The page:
Robert Thelen-Bartholomew, Director of Field Operations, said: "Illegal broadcasters can cause serious interference to safety-of-life services such as the fire brigade and air traffic control, as well as legitimate radio stations. Ofcom takes swift and firm action to remove these illegal stations from the air. We work closely with local authorities to ensure that this problem is tackled at source for the benefit of the community."
Councillor Terry Stacy, Islington Council's Executive Member for Housing and Communities, said: "Pirate radio stations are a menace and we are pleased to support this crackdown.
He added, “Islington Council is determined to stop illegal radio stations. Illegal broadcasters can put lives at risk by interfering with vital emergency equipment, damage council property and make the lives of our residents hell. Sometimes these stations are linked to drug-dealing and serious crime, which we will not tolerate.”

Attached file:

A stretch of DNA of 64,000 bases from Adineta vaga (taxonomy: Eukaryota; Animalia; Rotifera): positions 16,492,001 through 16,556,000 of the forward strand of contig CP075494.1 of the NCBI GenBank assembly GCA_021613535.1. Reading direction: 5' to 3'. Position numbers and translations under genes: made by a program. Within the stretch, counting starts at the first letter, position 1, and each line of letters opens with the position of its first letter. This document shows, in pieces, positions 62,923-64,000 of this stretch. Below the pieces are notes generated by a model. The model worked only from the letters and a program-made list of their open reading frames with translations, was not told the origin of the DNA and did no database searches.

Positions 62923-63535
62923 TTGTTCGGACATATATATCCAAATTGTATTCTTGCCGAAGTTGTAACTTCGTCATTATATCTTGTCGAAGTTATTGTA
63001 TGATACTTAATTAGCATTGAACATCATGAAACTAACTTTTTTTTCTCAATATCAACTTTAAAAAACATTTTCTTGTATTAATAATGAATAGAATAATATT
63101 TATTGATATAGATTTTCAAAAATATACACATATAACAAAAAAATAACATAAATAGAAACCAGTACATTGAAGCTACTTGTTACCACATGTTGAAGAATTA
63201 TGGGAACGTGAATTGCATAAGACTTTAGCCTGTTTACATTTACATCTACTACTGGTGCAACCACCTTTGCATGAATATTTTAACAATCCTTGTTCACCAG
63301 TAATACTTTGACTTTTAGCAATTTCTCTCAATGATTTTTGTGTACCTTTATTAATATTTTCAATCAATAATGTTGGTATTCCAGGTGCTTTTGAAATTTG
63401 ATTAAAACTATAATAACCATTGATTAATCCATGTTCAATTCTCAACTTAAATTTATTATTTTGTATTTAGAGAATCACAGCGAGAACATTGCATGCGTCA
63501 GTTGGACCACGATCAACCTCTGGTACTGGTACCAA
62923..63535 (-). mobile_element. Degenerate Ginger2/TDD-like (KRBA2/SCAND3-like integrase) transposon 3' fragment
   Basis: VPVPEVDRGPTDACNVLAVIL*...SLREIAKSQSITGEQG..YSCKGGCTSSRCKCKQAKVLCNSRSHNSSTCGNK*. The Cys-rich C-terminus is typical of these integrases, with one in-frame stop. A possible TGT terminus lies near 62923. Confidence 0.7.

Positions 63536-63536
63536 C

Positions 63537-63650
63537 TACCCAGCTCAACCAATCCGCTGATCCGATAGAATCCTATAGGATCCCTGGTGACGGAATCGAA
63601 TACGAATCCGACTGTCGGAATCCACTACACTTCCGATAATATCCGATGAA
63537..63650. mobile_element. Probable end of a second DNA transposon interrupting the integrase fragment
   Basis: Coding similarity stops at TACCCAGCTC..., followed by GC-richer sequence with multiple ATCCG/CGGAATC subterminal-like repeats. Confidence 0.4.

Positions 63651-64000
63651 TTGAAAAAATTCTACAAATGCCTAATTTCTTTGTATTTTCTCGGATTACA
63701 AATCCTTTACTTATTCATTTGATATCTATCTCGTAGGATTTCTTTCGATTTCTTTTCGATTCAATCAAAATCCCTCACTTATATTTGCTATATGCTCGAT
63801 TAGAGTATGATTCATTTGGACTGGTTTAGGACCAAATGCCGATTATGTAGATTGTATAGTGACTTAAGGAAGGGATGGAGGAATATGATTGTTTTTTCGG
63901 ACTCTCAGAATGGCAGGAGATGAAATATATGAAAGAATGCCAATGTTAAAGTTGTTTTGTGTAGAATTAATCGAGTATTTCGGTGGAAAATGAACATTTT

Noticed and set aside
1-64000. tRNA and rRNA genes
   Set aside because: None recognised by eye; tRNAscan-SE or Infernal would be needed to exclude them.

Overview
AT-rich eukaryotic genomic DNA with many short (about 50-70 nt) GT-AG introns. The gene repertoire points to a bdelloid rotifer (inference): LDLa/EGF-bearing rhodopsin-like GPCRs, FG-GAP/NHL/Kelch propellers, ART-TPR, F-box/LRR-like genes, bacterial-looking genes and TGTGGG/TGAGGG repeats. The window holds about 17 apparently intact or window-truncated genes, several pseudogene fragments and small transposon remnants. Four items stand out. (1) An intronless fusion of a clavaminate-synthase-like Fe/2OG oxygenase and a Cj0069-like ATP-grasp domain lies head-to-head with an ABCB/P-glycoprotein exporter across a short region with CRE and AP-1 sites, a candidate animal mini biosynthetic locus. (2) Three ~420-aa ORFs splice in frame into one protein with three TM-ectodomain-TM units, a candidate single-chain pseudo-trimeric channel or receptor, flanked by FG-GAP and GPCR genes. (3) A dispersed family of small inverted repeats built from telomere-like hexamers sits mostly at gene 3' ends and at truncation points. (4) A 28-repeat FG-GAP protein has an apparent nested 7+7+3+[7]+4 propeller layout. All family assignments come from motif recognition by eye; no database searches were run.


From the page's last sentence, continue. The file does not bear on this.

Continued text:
Councillor Nilgun Canver, Haringey’s cabinet member for enforcement and safer communities, said: “Pirate radio installations seriously damage our properties when they break locks and doors into stairwells to access the roofs of council flats from where they broadcast. We fully support this campaign to stop pirate radio and our enforcement team is keen to continue working with Ofcom to sort out this problem.”
London Borough of Tower Hamlets Pirate Radio Project Manager, Claire Demmel said, "In recent months Tower Hamlets Council and its partners have taken stringent security steps to prevent illegal broadcasters from gaining access to our roof tops. Joint operations such as this can only reinforce the message that we take radio piracy seriously.”

The illegal broadcasters targeted by the Ofcom operation include

Station Location
Attitude 107.4 FM Hackney
Bizim 104.2 FM Haringey
Conshus 106.9 FM Tower Hamlets
Heat 96.6 FM Haringey
Jiggy FM Haringey
Kasapa 104.0 FM Hackney